'Digital mobile is our version of the carbon-fibre bike'
Success comes to British cycling every four years it seems. Another haul of medals from Rio is just reward for the team’s dedication and skill but it’s also a fascinating case study into what can be achieved through ‘marginal gains’ – an approach that has allowed Team GB to dominate cycling at the last three Olympics.
The team’s mission is a simple one: to propel bike and rider as quickly as possible from start line to finish. So they work on several areas, each of which might shave fractions off lap times: more powerful ‘engines’ achieved through identifying the best athletes and optimising their training and diet; formula 1 style data analysis to identify where the performance drops or to model and test race strategies; lighter, more rigid materials for the bike; improvements in aerodynamics and traction to reduce friction between rider and air and between tyre and track. These innovations have collectively succeeded in chasing the records down and down. The x-factor is that the team seem to hold back the reveal of these innovations until they really matter – every 4 years…
Whether in sport or in business, this is how competitive advantages are usually achieved - several small improvements that collectively build a lead. Sometimes the changes are more radical (or ‘disruptive’ in management speak). Carbon-fibre bikes transformed cycling, Ford transformed car manufacture with mass production and Amazon transformed book selling, and then retailing in general, using the internet.
The common-theme is that innovations are used to reduce or eliminate the frictions that burn energy without gain. In business, these frictions waste time and money for the customer and reduce the return for the shareholder. In banking, as with cycling, we have a lot of frictions to work on so lots of room for improvement.
Chained to the past
Banking provides important services to its customers: a secure place to store money, a way to transmit it and an effective method to bridge between the needs of savers and borrowers. But ultimately all transactions transform money into, well, money, so minimising the frictions that consume it is imperative. Processes should be slick, fast and low cost so that you keep as much of your money as you can – and add to it where possible.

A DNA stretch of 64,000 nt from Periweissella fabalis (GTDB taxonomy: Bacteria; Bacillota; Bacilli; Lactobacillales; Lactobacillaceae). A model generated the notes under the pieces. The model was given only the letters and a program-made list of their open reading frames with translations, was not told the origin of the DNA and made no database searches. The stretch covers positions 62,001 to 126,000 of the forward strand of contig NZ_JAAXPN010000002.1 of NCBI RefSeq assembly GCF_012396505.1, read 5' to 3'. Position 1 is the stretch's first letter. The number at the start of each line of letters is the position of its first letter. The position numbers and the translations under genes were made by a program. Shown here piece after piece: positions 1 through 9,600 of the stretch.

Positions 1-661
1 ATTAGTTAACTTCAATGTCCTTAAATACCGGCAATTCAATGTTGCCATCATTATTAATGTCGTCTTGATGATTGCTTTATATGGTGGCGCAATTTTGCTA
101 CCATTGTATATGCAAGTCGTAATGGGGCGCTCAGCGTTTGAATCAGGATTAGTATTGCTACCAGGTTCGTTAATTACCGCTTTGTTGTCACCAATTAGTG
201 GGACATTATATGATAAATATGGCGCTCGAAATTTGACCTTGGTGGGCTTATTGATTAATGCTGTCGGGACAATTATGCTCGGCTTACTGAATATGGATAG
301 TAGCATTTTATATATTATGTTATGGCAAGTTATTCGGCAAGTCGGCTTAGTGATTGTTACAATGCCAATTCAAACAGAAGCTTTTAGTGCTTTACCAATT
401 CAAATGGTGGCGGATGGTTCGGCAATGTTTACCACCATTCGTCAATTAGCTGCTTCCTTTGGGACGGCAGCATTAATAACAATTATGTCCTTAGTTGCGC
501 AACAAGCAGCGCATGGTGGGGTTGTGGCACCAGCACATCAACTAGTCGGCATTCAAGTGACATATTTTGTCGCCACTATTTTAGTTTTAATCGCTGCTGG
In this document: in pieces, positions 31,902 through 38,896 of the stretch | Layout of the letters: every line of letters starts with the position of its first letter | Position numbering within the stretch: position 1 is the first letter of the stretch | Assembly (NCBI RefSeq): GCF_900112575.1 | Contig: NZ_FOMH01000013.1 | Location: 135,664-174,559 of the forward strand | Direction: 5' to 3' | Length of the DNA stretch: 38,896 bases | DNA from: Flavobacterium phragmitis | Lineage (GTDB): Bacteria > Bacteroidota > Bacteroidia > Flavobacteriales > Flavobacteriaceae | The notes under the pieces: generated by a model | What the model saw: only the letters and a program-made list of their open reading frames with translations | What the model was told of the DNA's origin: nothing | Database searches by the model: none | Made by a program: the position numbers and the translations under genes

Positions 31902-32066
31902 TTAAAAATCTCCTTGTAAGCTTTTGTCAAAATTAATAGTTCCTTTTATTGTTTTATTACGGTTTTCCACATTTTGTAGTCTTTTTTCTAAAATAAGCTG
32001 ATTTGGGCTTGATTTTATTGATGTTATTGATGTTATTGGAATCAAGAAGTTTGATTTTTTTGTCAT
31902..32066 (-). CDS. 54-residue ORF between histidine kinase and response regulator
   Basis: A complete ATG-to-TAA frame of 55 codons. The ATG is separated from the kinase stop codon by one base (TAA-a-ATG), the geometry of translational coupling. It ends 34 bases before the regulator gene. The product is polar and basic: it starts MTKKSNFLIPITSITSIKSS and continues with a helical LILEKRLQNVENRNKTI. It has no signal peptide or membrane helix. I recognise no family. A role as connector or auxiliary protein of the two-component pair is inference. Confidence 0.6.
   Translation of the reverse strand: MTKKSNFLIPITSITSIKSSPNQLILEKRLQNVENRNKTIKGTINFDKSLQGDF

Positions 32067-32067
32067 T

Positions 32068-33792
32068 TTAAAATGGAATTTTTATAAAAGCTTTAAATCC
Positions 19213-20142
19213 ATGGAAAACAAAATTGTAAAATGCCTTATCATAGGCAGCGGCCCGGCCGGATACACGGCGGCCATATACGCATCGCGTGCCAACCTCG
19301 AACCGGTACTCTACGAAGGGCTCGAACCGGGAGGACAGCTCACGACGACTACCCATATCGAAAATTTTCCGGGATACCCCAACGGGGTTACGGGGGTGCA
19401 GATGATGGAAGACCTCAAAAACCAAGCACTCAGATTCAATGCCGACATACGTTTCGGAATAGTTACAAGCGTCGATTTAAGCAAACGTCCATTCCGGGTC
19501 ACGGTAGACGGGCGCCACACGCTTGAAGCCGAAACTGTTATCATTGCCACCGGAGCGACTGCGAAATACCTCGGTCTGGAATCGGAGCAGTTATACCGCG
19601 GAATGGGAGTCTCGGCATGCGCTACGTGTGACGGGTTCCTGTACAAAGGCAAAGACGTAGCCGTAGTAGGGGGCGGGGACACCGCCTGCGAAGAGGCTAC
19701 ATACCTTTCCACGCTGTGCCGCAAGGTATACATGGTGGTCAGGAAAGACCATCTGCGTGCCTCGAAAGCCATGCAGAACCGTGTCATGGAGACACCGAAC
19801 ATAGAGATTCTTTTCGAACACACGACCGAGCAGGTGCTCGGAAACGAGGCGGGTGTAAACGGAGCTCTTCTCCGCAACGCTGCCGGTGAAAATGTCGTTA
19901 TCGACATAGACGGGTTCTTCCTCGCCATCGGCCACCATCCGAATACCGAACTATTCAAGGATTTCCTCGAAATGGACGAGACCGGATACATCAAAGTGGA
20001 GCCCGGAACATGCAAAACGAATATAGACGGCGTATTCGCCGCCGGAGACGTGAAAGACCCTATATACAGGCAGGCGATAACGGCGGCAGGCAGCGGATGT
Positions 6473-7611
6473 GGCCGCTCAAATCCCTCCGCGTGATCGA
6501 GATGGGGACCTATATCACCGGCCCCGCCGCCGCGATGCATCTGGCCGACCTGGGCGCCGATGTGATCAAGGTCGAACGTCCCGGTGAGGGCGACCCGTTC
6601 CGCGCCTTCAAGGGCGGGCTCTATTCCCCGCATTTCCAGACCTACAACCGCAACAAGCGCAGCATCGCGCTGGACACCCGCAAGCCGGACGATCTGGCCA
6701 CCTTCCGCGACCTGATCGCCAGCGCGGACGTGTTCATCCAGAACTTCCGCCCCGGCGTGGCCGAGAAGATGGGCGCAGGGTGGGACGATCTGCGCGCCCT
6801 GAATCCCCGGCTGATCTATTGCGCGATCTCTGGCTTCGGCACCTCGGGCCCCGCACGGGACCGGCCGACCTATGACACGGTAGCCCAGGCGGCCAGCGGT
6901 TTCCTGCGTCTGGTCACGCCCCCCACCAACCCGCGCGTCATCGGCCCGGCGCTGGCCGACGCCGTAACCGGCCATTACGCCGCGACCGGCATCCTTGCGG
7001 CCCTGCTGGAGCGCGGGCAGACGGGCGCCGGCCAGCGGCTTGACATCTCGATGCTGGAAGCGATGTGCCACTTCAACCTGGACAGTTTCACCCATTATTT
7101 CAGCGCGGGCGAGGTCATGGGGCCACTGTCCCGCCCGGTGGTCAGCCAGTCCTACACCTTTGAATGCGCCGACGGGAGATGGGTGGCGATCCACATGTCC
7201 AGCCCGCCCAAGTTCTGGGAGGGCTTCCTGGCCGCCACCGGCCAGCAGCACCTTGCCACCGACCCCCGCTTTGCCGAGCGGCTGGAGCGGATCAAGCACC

But banking today isn’t exactly renowned as a paragon of efficiency. Many of the core systems used by traditional banks are old, poorly integrated,designed for a pre-internet age and are centred around a network of branches which are used less and less. Whilst a lot of information is gathered on the customer, little of it seems to be used to help them. And the customer often struggles to find the best deal for them due to all the unnecessary complexity and cross-subsidy built into product design. Overall this means customers spend too much time in branches, in telephone queues, chasing paper or searching the web.
Of course, banks get this but are often unable to make the changes, being prisoners of their technologies or their existing revenue streams. To move forward positively, banks need to eliminate the frictions they have become used to rather than continuing to mask them with complexity, cross-subsidy and opaque pricing.
So what about banking in the future?
Banks have been slow to embrace innovation because a small group of them were making substantial profits, and high barriers to entry saw off new competition. This is changing.
Technology to radically transform and improve banking exists and evolves by the day and this will allow banking to become ‘thinner’ and more helpful to the customer. Automated, paperless credit decisions and account opening will become the norm as will customer self-service, which should almost entirely cut out the need for inward calls or branch visits.
Use of cash is inexorably declining to be replaced by new forms of electronic money transfer. New cyber-currencies such as Bitcoin may take a while to move into the mainstream but are likely to build momentum.
Also, the development of inter-connected apps will transfer more power to the customer so that they can better understand their financial needs and more efficiently find the best solutions.
We foresee more product specialists born out of Fintech start-ups developing across financial services and these base their advantages on specific innovations in systems or processes. Increasingly the stranglehold of the traditional high street bank on these services will decline and people/firms are likely to interact with a much wider range of product providers - not all of them banks.
There will also be a new breed of bank that connects more closely with its customers to help them manage their financial affairs more efficiently and to find the best solutions for them, whether provided directly or from one of these specialists.
Armed with better tools, customers will demand more and banks will not be able to hide poor value behind complexity or opacity. Instead, the successful banks will work in partnership with their customers to help them optimise their financial situation. Collectively these sorts of changes will dramatically reduce the costs of banking, which should in turn allow for better interest rates, lower fees and faster response.
The next lap
Digital mobile is our version of the carbon-fibre bike. App-based banking aims to be more convenient, more informative and better value than that based on branches or indeed call centres or browser-based internet.
Our analytics will help you find the best products for your needs, even if they’re not provided by us. And we’ll fine tune the running of the Atom business using a statistical model we have developed to minimise wastage from poor decision-making.
We have a very long list of initiatives we’ll be implementing in how we run the business and present information to you, which should mean that there is less hassle and less cost in getting things done.